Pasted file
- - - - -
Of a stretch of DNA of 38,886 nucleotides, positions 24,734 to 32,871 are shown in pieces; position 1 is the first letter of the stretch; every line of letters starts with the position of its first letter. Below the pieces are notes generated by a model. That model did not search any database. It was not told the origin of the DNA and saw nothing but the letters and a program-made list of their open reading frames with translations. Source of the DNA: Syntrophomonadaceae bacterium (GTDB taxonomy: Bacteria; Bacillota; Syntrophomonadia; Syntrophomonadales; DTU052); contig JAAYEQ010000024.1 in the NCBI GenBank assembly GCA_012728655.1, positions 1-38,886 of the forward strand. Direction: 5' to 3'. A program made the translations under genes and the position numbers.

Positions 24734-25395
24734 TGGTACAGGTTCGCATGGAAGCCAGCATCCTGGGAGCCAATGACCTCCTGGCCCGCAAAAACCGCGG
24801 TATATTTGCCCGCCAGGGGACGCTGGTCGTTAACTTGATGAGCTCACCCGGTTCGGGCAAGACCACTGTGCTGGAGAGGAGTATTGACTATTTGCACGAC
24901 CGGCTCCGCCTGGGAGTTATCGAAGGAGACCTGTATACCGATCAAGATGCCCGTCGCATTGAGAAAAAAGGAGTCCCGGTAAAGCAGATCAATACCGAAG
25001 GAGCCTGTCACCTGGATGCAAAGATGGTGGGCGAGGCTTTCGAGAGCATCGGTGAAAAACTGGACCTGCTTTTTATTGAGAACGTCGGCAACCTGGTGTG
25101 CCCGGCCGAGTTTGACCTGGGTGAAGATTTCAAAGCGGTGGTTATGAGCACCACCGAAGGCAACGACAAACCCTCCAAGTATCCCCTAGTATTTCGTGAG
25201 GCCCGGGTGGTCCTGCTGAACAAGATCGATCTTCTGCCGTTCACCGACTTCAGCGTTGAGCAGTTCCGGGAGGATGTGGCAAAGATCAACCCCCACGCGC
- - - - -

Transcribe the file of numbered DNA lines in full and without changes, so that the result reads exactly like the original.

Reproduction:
Of a stretch of DNA of 38,886 nucleotides, positions 24,734 to 32,871 are shown in pieces; position 1 is the first letter of the stretch; every line of letters starts with the position of its first letter. Below the pieces are notes generated by a model. That model did not search any database. It was not told the origin of the DNA and saw nothing but the letters and a program-made list of their open reading frames with translations. Source of the DNA: Syntrophomonadaceae bacterium (GTDB taxonomy: Bacteria; Bacillota; Syntrophomonadia; Syntrophomonadales; DTU052); contig JAAYEQ010000024.1 in the NCBI GenBank assembly GCA_012728655.1, positions 1-38,886 of the forward strand. Direction: 5' to 3'. A program made the translations under genes and the position numbers.

Positions 24734-25395
24734 TGGTACAGGTTCGCATGGAAGCCAGCATCCTGGGAGCCAATGACCTCCTGGCCCGCAAAAACCGCGG
24801 TATATTTGCCCGCCAGGGGACGCTGGTCGTTAACTTGATGAGCTCACCCGGTTCGGGCAAGACCACTGTGCTGGAGAGGAGTATTGACTATTTGCACGAC
24901 CGGCTCCGCCTGGGAGTTATCGAAGGAGACCTGTATACCGATCAAGATGCCCGTCGCATTGAGAAAAAAGGAGTCCCGGTAAAGCAGATCAATACCGAAG
25001 GAGCCTGTCACCTGGATGCAAAGATGGTGGGCGAGGCTTTCGAGAGCATCGGTGAAAAACTGGACCTGCTTTTTATTGAGAACGTCGGCAACCTGGTGTG
25101 CCCGGCCGAGTTTGACCTGGGTGAAGATTTCAAAGCGGTGGTTATGAGCACCACCGAAGGCAACGACAAACCCTCCAAGTATCCCCTAGTATTTCGTGAG
25201 GCCCGGGTGGTCCTGCTGAACAAGATCGATCTTCTGCCGTTCACCGACTTCAGCGTTGAGCAGTTCCGGGAGGATGTGGCAAAGATCAACCCCCACGCGC